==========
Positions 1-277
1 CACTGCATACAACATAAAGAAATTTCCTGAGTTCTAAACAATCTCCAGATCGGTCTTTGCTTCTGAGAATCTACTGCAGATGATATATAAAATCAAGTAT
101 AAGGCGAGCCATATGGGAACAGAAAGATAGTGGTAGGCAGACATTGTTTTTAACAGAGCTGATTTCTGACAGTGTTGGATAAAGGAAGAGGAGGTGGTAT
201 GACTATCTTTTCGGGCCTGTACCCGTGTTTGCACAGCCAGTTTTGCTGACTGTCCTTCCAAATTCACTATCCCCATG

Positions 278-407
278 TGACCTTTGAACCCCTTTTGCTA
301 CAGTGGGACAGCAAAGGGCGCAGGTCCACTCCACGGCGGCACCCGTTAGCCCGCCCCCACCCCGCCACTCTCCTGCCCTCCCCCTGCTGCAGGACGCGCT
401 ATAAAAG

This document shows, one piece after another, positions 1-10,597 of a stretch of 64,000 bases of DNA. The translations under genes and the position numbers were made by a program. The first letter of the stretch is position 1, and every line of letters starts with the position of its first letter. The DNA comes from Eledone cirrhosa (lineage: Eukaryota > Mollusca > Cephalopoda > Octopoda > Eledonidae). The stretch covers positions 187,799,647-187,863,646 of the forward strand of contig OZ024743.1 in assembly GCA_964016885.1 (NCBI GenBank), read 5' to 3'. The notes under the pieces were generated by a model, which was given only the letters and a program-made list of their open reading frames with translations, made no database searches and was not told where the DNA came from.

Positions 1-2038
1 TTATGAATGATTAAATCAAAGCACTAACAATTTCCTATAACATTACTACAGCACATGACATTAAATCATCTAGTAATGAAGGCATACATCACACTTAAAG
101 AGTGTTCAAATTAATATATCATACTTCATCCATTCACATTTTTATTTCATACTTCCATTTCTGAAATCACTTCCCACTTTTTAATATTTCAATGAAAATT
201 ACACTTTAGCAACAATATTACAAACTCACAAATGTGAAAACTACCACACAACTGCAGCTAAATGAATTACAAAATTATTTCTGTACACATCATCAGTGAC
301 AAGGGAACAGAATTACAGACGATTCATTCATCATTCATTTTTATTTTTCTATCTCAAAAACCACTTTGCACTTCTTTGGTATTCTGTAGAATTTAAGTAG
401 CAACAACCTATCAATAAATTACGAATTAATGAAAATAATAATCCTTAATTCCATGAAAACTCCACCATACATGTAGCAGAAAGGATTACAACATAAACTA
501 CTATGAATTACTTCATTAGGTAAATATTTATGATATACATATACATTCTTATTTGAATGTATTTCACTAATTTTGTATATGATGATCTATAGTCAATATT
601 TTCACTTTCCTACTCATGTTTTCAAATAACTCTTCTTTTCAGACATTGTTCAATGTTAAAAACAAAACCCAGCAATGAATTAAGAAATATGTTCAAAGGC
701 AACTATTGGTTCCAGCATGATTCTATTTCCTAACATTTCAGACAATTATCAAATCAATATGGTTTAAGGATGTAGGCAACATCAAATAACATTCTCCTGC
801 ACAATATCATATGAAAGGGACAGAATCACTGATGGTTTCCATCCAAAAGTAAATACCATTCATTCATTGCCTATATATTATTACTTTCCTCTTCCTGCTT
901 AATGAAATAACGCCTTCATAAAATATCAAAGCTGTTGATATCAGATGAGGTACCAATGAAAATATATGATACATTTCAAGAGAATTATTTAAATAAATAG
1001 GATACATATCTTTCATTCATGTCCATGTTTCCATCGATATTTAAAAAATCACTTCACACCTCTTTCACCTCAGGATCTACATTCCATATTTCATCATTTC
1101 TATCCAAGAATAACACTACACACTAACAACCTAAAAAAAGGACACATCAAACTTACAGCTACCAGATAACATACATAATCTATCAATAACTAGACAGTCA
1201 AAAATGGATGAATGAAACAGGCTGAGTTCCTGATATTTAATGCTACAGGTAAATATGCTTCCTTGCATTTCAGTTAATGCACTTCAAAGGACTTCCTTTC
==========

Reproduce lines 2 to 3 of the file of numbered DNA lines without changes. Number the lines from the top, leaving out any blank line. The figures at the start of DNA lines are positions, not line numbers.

1 CACTGCATACAACATAAAGAAATTTCCTGAGTTCTAAACAATCTCCAGATCGGTCTTTGCTTCTGAGAATCTACTGCAGATGATATATAAAATCAAGTAT
101 AAGGCGAGCCATATGGGAACAGAAAGATAGTGGTAGGCAGACATTGTTTTTAACAGAGCTGATTTCTGACAGTGTTGGATAAAGGAAGAGGAGGTGGTAT